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Episode 11: Upgrading the Parkinson's disease research toolkit

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Featuring Birgitt Schüle, MD Associate Professor, Department of Pathology, Stanford University School of Medicine


Show Notes:

In this second episode of the series, Dr. Birgitt Schuele discusses how the study of Parkinson’s disease has transformed over the years, from gel bands done by hand to modern sequencing technologies. Dr. Schuele then detours to how we as scientists recognize research in today’s big data biology. We also find an answer to the question “what does a researcher gain through personal interactions with their patients?” Join us in our conversation to hear Birgitt’s take on these topics and more!


Birgitt Schule, headshot.

Birgitt Schüle, MD

Associate Professor, Department of Pathology, Stanford University School of Medicine

Birgitt Schüle, MD, is an Associate Professor in the Department of Pathology at Stanford University School of Medicine. Her research focuses on medical genetics and stem cell modeling to uncover disease mechanisms and pathways involved in neurodegeneration in Parkinson's disease and related disorders. She is dedicated to developing novel therapeutic strategies that contribute to the advancement of precision medicine.

Dr. Schüle received her medical training from the Georg-August University Göttingen and Medical University Lübeck, Germany, during between 1993 and 2001. In 2001, she obtained her doctoral degree in medicine (Dr. med.) from the Georg-August University Göttingen in neurophysiology. Following, from 2001 to 2002, she completed her neurology internship at the Medical University of Lübeck, where she was mentored by Prof. Christine Klein in neurogenetics of Parkinson’s disease and dystonia syndromes. Continuing, Dr. Schüle pursued a postdoctoral fellowship in human genetics at Stanford University School of Medicine from 2003 to 2005, under the guidance of Prof. Uta Francke.

Between 2005 and 2019, Dr. Schüle built and led critical clinical research programs and establishing biospecimen and cell line repositories in the fields of neurogenetics, translational stem cell research, and brain donation at the Parkinson's Institute and Clinical Center.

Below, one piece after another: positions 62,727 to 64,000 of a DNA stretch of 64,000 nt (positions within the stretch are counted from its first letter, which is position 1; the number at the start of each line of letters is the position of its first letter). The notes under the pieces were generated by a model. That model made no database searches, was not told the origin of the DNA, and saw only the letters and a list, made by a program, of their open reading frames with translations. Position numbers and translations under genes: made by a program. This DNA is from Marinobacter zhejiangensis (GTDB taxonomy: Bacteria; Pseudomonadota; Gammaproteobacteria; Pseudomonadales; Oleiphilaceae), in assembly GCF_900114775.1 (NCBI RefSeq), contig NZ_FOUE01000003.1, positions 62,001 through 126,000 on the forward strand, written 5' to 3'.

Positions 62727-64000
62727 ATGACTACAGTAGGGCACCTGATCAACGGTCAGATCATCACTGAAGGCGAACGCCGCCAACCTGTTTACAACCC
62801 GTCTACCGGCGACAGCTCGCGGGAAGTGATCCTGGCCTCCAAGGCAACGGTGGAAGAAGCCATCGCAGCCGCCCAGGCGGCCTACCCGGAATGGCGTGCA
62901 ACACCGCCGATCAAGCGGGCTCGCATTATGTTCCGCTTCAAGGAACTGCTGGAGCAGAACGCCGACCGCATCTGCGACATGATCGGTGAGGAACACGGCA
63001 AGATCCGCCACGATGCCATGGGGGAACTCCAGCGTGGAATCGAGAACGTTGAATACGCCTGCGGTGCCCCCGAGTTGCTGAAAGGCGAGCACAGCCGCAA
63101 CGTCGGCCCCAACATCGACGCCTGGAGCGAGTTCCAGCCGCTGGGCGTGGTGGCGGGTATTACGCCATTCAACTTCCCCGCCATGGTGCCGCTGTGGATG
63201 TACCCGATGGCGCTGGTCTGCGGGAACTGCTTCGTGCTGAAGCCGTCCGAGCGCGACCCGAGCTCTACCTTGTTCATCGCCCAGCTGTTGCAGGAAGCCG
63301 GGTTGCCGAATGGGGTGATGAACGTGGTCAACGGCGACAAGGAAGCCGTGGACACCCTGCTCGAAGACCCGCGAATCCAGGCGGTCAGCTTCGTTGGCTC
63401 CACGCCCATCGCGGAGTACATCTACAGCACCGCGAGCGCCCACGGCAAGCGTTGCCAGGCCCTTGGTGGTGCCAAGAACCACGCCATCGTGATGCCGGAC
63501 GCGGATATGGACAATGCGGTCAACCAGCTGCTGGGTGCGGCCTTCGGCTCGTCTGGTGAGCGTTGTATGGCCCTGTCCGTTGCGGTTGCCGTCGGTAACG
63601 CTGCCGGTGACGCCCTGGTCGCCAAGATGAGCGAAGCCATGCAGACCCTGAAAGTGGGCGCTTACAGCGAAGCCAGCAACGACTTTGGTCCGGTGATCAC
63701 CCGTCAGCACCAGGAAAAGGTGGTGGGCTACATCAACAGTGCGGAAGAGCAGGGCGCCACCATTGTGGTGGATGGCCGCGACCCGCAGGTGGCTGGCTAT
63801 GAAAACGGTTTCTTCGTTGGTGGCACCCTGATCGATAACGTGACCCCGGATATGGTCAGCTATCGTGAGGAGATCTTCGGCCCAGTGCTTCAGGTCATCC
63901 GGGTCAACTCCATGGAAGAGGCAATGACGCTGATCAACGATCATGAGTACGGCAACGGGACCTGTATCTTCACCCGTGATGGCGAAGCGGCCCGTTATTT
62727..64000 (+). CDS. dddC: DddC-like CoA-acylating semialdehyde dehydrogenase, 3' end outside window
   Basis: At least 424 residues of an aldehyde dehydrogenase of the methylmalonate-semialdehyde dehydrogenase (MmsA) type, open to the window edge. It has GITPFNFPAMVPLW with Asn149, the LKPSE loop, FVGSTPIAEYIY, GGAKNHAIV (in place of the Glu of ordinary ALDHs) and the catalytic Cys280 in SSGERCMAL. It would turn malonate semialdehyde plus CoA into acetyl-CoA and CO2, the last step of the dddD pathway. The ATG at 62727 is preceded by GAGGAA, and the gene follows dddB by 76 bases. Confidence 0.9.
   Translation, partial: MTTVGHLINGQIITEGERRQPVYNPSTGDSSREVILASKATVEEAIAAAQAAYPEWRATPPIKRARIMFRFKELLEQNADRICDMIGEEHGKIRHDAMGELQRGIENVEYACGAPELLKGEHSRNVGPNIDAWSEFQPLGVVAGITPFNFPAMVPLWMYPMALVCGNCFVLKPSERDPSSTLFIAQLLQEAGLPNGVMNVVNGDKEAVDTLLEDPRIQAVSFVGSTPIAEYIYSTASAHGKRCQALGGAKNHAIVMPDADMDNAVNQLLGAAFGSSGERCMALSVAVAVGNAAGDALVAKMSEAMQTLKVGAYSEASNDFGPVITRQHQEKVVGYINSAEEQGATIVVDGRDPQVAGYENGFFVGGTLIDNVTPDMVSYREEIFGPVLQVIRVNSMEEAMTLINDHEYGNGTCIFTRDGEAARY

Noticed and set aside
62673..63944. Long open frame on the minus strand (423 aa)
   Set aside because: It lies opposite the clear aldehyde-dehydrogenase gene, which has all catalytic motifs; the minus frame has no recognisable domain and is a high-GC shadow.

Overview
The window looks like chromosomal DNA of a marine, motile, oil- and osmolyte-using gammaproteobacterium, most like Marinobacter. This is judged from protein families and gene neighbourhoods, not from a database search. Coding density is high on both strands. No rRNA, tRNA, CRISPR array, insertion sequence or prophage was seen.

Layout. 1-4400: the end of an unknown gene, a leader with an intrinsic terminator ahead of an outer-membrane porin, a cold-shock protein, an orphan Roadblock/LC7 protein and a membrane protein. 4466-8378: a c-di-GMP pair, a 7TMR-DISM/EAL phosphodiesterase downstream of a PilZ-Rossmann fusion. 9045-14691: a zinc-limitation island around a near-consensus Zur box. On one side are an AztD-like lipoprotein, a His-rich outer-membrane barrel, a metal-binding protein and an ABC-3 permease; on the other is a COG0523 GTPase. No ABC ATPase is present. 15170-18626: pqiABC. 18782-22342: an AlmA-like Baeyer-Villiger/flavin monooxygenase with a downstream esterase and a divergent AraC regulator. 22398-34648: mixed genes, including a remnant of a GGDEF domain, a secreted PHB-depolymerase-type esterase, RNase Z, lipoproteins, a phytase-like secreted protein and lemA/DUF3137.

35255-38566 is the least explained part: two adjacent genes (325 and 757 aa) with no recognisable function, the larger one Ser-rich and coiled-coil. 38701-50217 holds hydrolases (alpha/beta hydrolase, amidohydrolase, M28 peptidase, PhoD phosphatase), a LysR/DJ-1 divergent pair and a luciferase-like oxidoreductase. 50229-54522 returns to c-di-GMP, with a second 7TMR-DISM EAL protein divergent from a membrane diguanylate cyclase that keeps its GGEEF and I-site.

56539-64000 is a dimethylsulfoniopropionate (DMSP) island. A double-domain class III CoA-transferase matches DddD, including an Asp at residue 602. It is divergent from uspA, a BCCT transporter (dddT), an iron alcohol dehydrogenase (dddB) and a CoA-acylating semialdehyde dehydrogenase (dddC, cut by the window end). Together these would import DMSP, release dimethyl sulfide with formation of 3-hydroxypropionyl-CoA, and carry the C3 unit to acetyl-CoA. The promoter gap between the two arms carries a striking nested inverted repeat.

Dr. Schüle serves as Associate Core Leader, Neuropathology, within the Stanford Alzheimer Research Center (ADRC). Within this role, she has made significant contributions to the ADRC, particularly in genetic characterization, biobanking, and the establishment of a human induced pluripotent stem cell and post-mortem leptomeninges tissue bank. These resources are made accessible to the scientific community through repositories at the National Institutes of Health (NIH), thereby promoting collaborative research.

Dr. Schüle's expertise in the field of neurodegeneration have been instrumental in advancing medical knowledge. She is highly regarded within the scientific community for her significant contributions and plays an essential role in the pursuit of effective treatments and precision medicine approaches for neurodegenerative conditions.


David Yarmosh, headshot.

David Yarmosh, MS

Lead Bioinformatician, ATCC

David Yarmosh is a senior bioinformatician in ATCC’s Sequencing and Bioinformatics Center. He’s a graduate of New York University’s Tandon School of Engineering. He has been working in large data aggregation and analysis since 2013 and microbial genomics with a focus on biosurveillance R&D efforts since 2016. David has led international training exercises in Peru and Senegal, sharing metagenomic analytical capabilities. His interests include genomics database construction, metadata collection, drug resistance mechanisms, bioinformatics standards, and machine learning. Since joining ATCC in 2020, he has helped develop the podcast Behind the Biology, which he now hosts.


  1. Singleton A.B., et al. Alpha-synuclein locus triplication causes Parkinson’s disease. Science 302, 841 (2003).
  2. Zafar, F. et al. Genetic fine-mapping of the Iowan SNCA gene triplication in a patient with Parkinson's disease. NPJ Parkinsons Dis 4, 18 (2018).
  3. Mittal, S. et al. beta2-Adrenoreceptor is a regulator of the alpha-synuclein gene driving risk of Parkinson's disease. Science 357, 891-898 (2017).
  4. Oliveira, L.M. et al. Elevated alpha-synuclein caused by SNCA gene triplication impairs neuronal differentiation and maturation in Parkinson's patient-derived induced pluripotent stem cells. Cell Death Dis 6, e1994 (2015).
  5. Flierl, A. et al. Higher vulnerability and stress sensitivity of neuronal precursor cells carrying an alpha-synuclein gene triplication. PLoS One 9, e112413 (2014).
  6. Chung, C.Y. et al. Identification and rescue of alpha-synuclein toxicity in Parkinson patient-derived neurons. Science 342, 983-7 (2013).
  7. Mak, S.K., Tewari, D., Tetrud, J.W., Langston, J.W. & Schüle, B. Mitochondrial Dysfunction in Skin Fibroblasts from a Parkinson’s Disease Patient with an alpha-Synuclein Triplication. Journal of Parkinson's disease 1, 175-183 (2011).
  8. Byers, B. et al. SNCA triplication Parkinson's patient's iPSC-derived DA neurons accumulate alpha-synuclein and are susceptible to oxidative stress. PLoS One 6, e26159 (2011).
  9. Zafar, F., Nallur Srinivasaraghavan, V., Yang Chen, M., Alejandra Morato Torres, C. & Schüle, B. Isogenic human SNCA gene dosage induced pluripotent stem cells to model Parkinson's disease. Stem Cell Res 60, 102733 (2022).

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